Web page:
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Zoom Events in Schools: What Works for Me by Sarah Webb

Writing.ie | Guest Bloggers | Ink Stains

Ink Stains

Author Sarah Webb recently took to Twitter to describe how she preps when hosting Zoom events with school children.

I thought I’d share a few thoughts in case it’s useful to other writers.

This is what works for me on zoom:

1/ At the start of the event I ask for 2 class ambassadors to be my eyes + ears.

2/ The original idea for this was from Juliette Saumande: I set up my lighting (strong ring light) and background so it looks attractive. I check this by setting up a zoom meeting and using this to edit and tweak what my screen will look like.

3/ I sometimes wear costumes!

4/ I prepare a short powerpoint presentation using images. This season’s talk is all about inspiration, based on my new book, Be Inspired! Young Irish People Changing the World.

5/ I write script for the event – and practice it – making sure the timings work.

6/ On the day of the event I enter the zoom meeting early and check screen sharing.

7/ During the event I get the class ambassadors involved + the teachers. I ask each teacher who inspires them. Today I got Mary Robinson, Vicky Phelan + Nelson Mandela.

8/ I ask the children – via the class ambassadors – to share who inspires them. I ask them all kinds of things in fact – by the end of the session I know the class ambassadors well and their class well.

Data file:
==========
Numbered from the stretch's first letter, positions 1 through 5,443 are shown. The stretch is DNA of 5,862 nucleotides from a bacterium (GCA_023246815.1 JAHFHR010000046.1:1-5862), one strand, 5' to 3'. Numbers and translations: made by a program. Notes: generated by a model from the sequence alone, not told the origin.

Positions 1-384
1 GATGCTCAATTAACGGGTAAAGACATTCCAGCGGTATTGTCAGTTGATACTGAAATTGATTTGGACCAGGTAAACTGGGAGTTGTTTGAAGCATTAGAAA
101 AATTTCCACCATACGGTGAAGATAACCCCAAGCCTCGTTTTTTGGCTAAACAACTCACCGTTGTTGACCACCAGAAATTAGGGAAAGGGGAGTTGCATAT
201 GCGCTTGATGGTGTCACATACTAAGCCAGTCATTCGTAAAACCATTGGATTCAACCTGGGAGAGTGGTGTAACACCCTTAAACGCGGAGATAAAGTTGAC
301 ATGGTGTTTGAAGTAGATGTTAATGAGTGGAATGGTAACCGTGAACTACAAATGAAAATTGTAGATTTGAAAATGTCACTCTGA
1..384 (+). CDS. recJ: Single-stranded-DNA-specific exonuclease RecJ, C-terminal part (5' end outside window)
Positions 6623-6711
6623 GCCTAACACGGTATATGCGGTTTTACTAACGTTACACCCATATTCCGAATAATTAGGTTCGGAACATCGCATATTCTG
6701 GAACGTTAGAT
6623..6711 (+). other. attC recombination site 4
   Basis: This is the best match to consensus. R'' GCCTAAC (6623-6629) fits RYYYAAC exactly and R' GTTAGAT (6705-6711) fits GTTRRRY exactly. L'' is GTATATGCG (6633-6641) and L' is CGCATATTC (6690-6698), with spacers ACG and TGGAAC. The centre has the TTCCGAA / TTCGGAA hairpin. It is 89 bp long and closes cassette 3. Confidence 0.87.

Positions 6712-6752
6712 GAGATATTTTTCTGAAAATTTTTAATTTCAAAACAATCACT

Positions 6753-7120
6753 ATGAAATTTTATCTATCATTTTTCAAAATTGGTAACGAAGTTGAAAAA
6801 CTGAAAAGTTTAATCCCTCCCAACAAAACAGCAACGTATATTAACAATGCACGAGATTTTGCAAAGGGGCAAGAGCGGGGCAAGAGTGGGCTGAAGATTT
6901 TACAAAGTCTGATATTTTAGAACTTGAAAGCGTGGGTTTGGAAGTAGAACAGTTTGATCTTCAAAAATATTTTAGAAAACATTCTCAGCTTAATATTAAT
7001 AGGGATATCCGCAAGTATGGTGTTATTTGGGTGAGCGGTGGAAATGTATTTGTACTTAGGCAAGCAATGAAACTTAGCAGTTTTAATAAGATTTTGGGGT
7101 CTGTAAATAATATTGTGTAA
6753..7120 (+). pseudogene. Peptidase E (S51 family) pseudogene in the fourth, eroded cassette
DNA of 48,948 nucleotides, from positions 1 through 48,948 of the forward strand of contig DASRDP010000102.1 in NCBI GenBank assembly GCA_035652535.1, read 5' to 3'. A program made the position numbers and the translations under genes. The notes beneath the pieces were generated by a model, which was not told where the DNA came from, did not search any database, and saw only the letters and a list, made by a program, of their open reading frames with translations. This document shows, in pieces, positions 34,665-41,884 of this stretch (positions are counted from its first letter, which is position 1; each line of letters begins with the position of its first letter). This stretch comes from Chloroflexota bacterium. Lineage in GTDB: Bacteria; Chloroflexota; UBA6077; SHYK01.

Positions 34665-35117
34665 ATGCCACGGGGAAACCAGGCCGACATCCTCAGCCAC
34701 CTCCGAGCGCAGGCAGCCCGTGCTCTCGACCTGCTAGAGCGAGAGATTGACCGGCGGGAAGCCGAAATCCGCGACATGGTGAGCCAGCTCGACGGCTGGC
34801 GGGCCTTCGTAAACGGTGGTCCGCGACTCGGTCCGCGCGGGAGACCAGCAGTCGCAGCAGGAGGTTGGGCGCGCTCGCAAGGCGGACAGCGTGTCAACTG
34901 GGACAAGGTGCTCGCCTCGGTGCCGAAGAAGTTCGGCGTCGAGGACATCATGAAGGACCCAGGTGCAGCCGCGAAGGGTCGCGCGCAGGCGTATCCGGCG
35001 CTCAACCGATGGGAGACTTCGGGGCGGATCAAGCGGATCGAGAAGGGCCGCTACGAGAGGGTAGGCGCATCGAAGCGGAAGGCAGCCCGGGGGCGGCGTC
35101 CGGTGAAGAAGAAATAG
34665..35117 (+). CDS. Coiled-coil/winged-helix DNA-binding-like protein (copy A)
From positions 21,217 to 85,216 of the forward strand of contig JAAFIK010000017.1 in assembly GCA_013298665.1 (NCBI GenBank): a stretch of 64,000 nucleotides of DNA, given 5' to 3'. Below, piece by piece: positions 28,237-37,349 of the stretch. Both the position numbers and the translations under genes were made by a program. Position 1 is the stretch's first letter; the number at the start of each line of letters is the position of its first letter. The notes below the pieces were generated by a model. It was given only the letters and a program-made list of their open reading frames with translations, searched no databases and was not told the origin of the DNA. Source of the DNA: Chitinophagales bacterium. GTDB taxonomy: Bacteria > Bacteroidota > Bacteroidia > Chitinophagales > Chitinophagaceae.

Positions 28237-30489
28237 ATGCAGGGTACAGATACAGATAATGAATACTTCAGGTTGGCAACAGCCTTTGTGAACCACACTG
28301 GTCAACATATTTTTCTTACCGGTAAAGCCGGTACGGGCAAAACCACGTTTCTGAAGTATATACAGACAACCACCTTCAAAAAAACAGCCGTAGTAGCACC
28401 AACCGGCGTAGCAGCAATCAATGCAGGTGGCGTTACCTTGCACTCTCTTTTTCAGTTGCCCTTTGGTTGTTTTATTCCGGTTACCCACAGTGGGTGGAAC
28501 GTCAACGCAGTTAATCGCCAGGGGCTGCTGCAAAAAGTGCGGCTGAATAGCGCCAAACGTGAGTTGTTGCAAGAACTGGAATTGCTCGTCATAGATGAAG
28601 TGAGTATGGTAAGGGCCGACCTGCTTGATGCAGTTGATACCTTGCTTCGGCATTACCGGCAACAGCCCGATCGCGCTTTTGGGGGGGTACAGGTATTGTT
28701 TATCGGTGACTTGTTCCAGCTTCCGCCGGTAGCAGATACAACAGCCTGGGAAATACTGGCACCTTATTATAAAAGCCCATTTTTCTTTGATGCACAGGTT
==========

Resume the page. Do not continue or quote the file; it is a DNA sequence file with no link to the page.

The event is about THEM not me.

9/ Towards the end I open it up to questions and the class ambassadors manage this. I ask the teachers to ask questions too. (I also get teachers to write along during writing workshops)

I really enjoy doing zoom events + I take them very seriously.
And now I’m off to lie down!

I forgot to say I always deliver my zoom events standing up, just as I would for a live event. My energy is better that way.

(c) Sarah Webb

You can see the original Twitter thread here.

Sarah Webb is an award-winning children’s writer and children’s book champion. Her children’s books include A Sailor Went to Sea, Sea, Sea, illustrated by Steve McCarthy which won the Irish Book Awards Junior Category and Blazing a Trail: Irish Women Who Changed the World, illustrated by Lauren O’Neill which won the Irish Book Awards Senior Category.

Her latest book, The Little Bee Charmer of Henrietta Street was published by the O’Brien Press in September 2021.

Her Ask Amy Green series for age 11+ was shortlisted for the Queen of Teen Award and the Irish Book Awards. Her second series, The Songbird Cafe Girls is for age 9+.

She has also has written eleven bestselling novels for adults including Always the Bridesmaid, The Shoestring Club and The Memory Box. Her books have been published in many different countries including the US, Australia, Poland, Korea, Canada, Italy and Indonesia. She has compiled and edited three charity collections, Beyond the Stars (for children), Travelling Light and Mum’s the Word.

Sarah worked in the book trade for many years as a children’s bookseller and buyer and works part-time in Halfway Up the Stairs children’s bookshop in Greystones, Co Wicklow.

She also teaches creative writing, visits schools, reads and gives workshops at festivals, and reviews children’s books for the Irish Independent.

She is the Family and Programmer for MoLI (Museum of Literature, Ireland) and in 2015 was awarded the Children’s Books Ireland Award for Outstanding Contribution to Children’s Books.

She lives in Dún Laoghaire, Co Dublin and spends as much time as possible in Castletownshend, West Cork.

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